The craft beer market is comprised of hundreds of documented beer varieties and a handful of organisations with their own unique classifications, but beers primarily fall into one of three types: bottom fermentation beers (lagers); top fermentation beers (ales); and spontaneous or wild fermentation beers.
Within each of these categories there are many sub-groups but the main styles available today are dark ales; pale ales; stouts; wheat beers; strong ales; lagers; sour beers; and non-alcoholic beers.
CATEGORIES: India Pale Ale, Bitter, ESB, Saison, Golden Ale ABV: 2.8% to 10% or more SERVE TEMPERATURE: 8-12°C TASTING NOTES: Tropical fruit and pine; hedgerow hops and biscuity malt; tangy; spicy
Loosely speaking, the term Pale Ale denotes a beer that is golden to copper in colour, bitter, and brewed using an 'ale yeast'.
Many of the world’s most popular Pale Ales are made in the United States or were inspired by the American craft beer movement and tend to have a bold hop character and subdued malt. They’ll have pine, citrus and tropical fruit flavours, and will be between 4.5 and 5.5% in alcoholic strength.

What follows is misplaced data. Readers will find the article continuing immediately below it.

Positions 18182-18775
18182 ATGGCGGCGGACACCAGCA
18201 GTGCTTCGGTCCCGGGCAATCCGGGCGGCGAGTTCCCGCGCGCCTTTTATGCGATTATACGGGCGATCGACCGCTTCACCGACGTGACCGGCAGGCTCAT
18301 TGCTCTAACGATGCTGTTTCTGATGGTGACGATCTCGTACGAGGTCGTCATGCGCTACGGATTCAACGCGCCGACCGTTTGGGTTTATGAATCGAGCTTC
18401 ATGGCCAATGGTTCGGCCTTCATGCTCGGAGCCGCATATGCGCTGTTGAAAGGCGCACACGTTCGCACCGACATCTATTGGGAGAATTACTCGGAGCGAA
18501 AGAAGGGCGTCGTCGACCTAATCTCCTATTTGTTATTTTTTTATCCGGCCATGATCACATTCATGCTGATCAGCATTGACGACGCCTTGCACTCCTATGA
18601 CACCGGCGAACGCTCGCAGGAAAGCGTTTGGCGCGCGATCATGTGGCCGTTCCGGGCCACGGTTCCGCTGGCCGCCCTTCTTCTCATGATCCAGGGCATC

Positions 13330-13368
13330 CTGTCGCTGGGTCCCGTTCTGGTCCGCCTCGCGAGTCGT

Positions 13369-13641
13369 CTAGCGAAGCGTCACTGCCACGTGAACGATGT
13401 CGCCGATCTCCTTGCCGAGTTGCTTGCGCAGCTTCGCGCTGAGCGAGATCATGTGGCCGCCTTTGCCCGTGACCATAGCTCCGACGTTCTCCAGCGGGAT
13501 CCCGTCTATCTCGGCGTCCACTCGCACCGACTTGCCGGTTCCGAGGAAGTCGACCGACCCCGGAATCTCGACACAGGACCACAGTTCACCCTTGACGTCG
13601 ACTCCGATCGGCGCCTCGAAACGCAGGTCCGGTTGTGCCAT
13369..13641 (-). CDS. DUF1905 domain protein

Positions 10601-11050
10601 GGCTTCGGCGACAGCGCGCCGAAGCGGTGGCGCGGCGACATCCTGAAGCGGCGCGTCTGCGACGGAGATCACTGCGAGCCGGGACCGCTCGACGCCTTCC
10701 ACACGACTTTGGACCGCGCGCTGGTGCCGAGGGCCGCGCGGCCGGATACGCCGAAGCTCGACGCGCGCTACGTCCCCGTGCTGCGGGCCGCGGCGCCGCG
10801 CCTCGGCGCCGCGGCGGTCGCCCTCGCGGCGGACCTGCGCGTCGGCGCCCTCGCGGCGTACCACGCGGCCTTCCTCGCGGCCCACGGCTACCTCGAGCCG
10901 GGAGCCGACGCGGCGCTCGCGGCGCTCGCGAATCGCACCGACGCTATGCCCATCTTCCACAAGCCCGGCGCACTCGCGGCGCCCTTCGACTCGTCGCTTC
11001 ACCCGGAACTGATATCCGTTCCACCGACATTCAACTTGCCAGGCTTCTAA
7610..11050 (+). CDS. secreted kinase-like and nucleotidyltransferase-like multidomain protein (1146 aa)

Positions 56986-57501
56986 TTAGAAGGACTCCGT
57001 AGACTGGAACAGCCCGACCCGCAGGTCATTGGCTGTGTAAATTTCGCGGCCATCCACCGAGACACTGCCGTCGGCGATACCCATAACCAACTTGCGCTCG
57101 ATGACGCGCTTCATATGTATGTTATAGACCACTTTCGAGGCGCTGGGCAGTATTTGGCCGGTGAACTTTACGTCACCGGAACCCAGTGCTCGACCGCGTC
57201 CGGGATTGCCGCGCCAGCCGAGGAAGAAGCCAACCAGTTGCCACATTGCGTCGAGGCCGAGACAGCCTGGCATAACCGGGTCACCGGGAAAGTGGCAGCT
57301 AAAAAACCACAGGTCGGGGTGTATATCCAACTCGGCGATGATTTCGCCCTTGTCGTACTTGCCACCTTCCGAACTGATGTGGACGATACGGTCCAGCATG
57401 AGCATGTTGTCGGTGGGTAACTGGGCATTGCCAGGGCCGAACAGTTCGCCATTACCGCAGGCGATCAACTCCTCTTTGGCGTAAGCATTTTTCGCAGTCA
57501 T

India Pale Ales, first developed during the 18th century in London for consumption by British colonialists in India, now have similar characteristics to American Pale Ales but are stronger and more aromatic. They can be quite bitter but also exhibit some sweetness due to the amount of malt used.
British Bitter – sometimes referred to as Pale Ale, especially in bottle - is more subtle with a more subdued hop aroma. There’s more balance between bitter hops and sweet, biscuity malt. The hops used are often English, giving the beer more hedgerow flavours rather than tropical fruit. It’s copper in colour and between 2.8 and 5% ABV.
Classic Bitters include Fuller’s London Pride and Fuller’s are also the inventors of ESB, a stronger form of Bitter that has spawned a whole host of imitators on the other side of the Atlantic. The beer is a fruity, heavy variety with a dry finish and about 5.5% ABV.
Golden Ales, similar in strength to Bitter, are usually heavily-hopped and have a bitter, aromatic flavour.
Saisons are Belgian-style beers and tend to be bitter, with a spicy, tangy yeast character. The classic example is Saison Dupont, but many British breweries also make this kind of beer.